Located a short walk from the Capitoline Museums (some 200 meters northeast of the museums), Piazza Navona is best known as one of the most impeccable examples of Baroque architectural complexes in Rome. This public square was built on top of the non-extant Stadium of Domitian, closely following its outline. While the area now filled by Piazza Navona was first declared a public space in the 15th century, it was no sooner than the mid 17th century that the square assumed its present monumentality. Indeed, under Pope Innocent X, massive construction works were initiated, culminating in the erection of several fountains, palaces and churches, all blending in into a balanced and overpowering Baroque composition, which is precisely where the uniqueness and the excellence of this piazza lies. It is to the artistic and engineering excellence of architects and sculptors like Bernini, Giacomo della Porta, Girolamo Rainaldi and Pietro da Cortona that the square owes much of its patrimony.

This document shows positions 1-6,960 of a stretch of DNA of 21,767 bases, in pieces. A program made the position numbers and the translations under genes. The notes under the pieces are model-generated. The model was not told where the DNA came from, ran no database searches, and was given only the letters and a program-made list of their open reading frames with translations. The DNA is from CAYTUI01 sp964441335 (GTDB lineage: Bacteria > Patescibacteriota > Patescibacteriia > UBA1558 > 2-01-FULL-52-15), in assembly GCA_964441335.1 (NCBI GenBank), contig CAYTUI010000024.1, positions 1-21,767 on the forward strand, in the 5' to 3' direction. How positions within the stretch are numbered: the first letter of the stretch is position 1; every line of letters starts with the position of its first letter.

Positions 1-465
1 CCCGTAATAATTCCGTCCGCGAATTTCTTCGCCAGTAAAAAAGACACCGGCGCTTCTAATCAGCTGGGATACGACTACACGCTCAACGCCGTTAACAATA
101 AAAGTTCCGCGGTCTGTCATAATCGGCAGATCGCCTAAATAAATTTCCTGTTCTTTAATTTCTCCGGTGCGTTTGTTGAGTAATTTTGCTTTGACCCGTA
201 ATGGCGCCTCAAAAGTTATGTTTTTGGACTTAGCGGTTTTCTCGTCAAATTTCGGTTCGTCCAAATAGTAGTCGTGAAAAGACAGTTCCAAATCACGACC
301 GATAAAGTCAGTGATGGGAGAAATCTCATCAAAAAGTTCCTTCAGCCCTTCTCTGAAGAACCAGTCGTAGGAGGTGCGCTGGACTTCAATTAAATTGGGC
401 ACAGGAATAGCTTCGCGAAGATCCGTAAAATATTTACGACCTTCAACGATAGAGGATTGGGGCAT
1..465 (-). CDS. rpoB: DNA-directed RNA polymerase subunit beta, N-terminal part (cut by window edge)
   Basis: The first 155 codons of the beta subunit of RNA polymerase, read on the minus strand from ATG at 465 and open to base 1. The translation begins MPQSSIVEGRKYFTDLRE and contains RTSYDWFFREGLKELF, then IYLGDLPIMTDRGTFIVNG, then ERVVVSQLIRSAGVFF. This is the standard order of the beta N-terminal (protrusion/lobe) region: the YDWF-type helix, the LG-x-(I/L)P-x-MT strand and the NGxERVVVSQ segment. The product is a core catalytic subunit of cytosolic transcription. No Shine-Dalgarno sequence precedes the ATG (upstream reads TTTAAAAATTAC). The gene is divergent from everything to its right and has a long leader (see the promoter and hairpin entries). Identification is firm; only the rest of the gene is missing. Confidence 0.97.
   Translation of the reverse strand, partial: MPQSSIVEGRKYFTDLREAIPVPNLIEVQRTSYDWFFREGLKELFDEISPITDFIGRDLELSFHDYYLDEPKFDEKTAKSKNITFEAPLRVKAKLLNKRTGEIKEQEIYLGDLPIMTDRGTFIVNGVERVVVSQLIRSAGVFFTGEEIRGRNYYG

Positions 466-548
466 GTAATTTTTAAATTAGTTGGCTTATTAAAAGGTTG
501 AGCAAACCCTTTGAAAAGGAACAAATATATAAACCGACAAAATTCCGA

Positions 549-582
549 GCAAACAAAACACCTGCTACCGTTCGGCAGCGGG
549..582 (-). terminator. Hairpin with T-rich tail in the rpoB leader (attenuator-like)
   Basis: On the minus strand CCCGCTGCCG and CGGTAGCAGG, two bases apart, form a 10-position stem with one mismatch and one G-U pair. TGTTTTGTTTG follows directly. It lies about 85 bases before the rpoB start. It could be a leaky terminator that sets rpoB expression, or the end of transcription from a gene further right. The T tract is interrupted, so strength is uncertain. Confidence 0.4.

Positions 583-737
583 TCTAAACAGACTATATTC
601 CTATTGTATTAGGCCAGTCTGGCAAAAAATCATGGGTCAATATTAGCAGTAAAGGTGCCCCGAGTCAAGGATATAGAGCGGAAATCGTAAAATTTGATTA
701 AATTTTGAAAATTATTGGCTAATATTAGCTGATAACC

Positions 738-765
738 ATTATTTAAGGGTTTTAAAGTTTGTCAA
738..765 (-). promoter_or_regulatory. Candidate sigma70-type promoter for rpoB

At present, Piazza Navona is one of the most visited and much photographed piazzas in Rome, which is, in fact, not surprising at all. One can easily understand its tourist appeal only by visiting it and admiring its sights, in particular in winter (in December, more precisely), when the much awaited Christmas in Piazza Navona is set up to the delight of locals and visitors in search of seasonal shopping and entertainment opportunities. One of the streets which cross Piazza Navona, namely, Via dei Coronari, is ideal for tourists in search of rare exquisite antiques, since the street is lined with tens of shops which sell such items.

Fountains in Piazza Navona: Fontana del Moro, Fontana del Nettuno, Fontana dei Quattro Fiumi

Palaces in Piazza Navona: Palazzo Pamphili, Palazzo Braschi (home to Museo di Roma), Palazzo de Cupis, Palazzo Torres Massimo Lancellotti

Churches in Piazza Navona: Church of Our Lady of the Sacred Heart, Church of Sant’Agnese in Agone

Piazza Navona
Rome, Italy